Lucy Herbert, pensions manager at resident law firm, DWF, advises retailers on the legal ramifications of new pension auto-enrolment regulations launching in October 2012
In October 2012 the UK will see the roll out of pension auto-enrolment across the country. This new government measure will see every eligible worker automatically enrolled into their employer’s qualifying pension scheme without the need for them to make an active decision to join.
While the new system will spell benefits for workers, employers need to be mindful of the legal and administrative ramifications. They may find themselves having to re-draft their current pension schemes and employee contracts to ensure they meet the new regulations, as well as having to make changes to their financial planning and general record-keeping.
For the retail sector in particular, the reliance on shift workers and agency staff will require additional measures to be taken to guarantee compliance with auto-enrolment regulations.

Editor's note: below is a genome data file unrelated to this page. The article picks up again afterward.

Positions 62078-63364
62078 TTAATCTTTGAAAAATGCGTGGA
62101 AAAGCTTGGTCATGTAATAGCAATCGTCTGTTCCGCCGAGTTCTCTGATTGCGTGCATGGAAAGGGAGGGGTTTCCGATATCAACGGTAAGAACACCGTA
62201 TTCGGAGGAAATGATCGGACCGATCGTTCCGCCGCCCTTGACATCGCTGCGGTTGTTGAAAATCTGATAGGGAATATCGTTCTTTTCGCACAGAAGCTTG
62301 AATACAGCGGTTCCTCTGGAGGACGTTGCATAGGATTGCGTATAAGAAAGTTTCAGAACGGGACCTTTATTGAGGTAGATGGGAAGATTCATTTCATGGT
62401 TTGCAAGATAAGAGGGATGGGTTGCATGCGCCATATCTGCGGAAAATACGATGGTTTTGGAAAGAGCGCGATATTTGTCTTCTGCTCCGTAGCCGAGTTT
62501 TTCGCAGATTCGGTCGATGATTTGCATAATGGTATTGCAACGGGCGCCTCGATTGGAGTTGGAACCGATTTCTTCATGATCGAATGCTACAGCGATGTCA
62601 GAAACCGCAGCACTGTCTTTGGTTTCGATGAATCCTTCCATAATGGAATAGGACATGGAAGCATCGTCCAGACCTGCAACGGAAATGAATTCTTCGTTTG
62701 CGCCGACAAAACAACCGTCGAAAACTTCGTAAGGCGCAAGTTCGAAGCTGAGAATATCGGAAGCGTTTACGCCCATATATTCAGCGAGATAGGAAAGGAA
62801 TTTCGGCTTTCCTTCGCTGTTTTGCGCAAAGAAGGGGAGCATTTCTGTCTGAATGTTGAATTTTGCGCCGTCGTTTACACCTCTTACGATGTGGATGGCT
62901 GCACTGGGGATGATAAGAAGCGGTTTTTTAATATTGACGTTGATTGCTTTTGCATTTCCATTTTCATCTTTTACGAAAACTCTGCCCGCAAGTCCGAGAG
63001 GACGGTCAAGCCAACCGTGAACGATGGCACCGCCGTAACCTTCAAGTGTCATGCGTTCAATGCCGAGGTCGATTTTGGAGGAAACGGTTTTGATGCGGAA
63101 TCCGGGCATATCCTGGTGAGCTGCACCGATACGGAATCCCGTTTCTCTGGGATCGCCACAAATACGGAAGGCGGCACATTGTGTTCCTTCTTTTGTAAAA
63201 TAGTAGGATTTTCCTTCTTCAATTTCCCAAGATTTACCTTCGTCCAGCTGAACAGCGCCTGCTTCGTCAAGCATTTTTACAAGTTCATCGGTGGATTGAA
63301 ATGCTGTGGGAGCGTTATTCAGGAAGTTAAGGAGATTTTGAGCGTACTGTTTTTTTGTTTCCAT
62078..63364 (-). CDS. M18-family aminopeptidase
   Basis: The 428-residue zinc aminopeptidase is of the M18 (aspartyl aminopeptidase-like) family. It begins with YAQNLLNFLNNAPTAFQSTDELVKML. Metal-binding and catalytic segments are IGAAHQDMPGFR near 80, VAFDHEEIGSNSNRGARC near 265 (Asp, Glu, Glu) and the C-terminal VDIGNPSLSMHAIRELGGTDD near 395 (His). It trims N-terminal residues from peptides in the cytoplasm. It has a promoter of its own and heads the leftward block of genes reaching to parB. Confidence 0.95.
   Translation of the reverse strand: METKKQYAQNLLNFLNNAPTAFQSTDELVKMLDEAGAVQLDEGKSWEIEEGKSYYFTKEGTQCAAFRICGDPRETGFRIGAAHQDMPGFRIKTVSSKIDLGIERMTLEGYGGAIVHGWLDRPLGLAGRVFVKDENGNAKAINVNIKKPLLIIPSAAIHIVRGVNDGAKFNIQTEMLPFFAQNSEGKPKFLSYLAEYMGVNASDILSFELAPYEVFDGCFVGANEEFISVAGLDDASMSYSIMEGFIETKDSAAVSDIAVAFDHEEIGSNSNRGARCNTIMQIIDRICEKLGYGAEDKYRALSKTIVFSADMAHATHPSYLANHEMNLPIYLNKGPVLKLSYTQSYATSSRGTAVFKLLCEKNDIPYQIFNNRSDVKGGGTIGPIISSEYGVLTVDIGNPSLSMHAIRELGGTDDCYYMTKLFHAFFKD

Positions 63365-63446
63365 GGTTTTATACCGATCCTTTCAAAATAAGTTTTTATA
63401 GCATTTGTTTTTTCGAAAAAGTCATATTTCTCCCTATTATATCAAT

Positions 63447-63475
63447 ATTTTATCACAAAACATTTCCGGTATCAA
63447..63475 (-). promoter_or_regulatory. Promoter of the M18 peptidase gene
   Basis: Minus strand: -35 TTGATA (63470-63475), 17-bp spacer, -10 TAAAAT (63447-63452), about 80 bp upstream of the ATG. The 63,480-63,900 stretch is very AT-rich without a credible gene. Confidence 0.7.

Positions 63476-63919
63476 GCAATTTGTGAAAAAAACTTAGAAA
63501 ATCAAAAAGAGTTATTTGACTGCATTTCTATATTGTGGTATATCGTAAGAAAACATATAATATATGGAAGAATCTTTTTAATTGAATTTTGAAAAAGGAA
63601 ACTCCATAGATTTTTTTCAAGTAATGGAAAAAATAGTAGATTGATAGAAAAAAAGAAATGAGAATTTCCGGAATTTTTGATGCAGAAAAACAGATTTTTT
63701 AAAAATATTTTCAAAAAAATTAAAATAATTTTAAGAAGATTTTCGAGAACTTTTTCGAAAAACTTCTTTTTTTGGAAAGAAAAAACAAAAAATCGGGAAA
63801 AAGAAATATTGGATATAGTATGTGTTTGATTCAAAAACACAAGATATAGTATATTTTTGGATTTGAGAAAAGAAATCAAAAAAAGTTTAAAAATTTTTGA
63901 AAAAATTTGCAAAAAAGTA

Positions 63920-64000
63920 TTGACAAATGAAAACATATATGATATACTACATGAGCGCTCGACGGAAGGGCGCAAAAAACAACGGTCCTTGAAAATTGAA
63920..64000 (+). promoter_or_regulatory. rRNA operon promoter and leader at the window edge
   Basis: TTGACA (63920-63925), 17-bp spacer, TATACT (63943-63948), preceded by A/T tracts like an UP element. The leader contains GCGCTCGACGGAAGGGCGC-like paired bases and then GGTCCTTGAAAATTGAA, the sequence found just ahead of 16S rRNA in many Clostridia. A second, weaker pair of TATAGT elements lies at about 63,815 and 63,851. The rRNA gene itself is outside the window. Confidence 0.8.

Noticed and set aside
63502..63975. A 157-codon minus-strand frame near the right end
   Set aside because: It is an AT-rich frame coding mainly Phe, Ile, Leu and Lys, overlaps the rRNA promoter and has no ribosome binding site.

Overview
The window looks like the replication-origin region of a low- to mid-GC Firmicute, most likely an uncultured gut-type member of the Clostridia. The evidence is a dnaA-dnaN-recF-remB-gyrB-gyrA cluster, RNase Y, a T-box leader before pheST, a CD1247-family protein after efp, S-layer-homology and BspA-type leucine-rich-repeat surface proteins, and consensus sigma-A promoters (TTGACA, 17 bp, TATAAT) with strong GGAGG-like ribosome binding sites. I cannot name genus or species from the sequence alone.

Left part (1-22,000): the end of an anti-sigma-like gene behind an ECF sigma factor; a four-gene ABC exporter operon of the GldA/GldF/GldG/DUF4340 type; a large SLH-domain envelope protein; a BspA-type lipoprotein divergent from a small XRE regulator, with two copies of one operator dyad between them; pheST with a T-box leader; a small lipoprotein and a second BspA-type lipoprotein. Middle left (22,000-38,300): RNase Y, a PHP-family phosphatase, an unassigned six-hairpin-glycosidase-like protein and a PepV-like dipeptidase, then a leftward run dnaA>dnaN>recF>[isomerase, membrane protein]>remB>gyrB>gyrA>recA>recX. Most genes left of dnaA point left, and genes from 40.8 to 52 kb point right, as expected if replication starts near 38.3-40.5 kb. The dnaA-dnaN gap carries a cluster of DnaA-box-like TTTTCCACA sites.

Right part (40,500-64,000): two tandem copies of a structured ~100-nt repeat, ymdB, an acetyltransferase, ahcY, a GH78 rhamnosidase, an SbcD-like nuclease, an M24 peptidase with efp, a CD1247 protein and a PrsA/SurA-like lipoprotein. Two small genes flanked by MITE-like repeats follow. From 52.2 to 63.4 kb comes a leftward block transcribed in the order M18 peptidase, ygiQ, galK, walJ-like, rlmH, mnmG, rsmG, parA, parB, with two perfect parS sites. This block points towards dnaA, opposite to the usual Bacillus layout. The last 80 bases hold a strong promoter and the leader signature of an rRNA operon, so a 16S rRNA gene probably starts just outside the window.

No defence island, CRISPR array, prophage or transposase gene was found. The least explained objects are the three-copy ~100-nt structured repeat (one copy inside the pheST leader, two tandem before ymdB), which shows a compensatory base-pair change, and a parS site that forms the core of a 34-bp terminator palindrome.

For the purposes of auto-enrolment, the categorisation of employees and their related auto-enrolment requirements is based upon earning thresholds. These are currently set at a minimum earning level of £5,035pa and £7,745 per annum. In order to ensure all employees receive their pension entitlement, earnings need be assessed over a pay reference period which takes into account the regularity of payment to the employee, whether that is weekly, monthly or somewhere in between – and the threshold figures adjusted accordingly.
As a result HR systems will need to be updated to not only assess the earnings for the employee during each pay reference period against the relevant threshold but also, where necessary, auto-enrol for particular periods.
As a general rule for those employing agency workers, the organisation that is directly responsible for paying the worker’s wages will be responsible for ensuring they are auto-enrolled into the relevant pension scheme. However, the employer should review their agency contracts to ensure the responsibility and related cost is agreed and covered.
Managing the impact for employees
Although employers will be expected to pay a minimum of 3% into the pension pot for employees who meet the necessary requirements, workers will find up to 4% of their wages will be automatically contributed to their pensions. It is important employers are providing enough information to employees as early as possible to assist with their financial planning and understanding of the new legal requirements.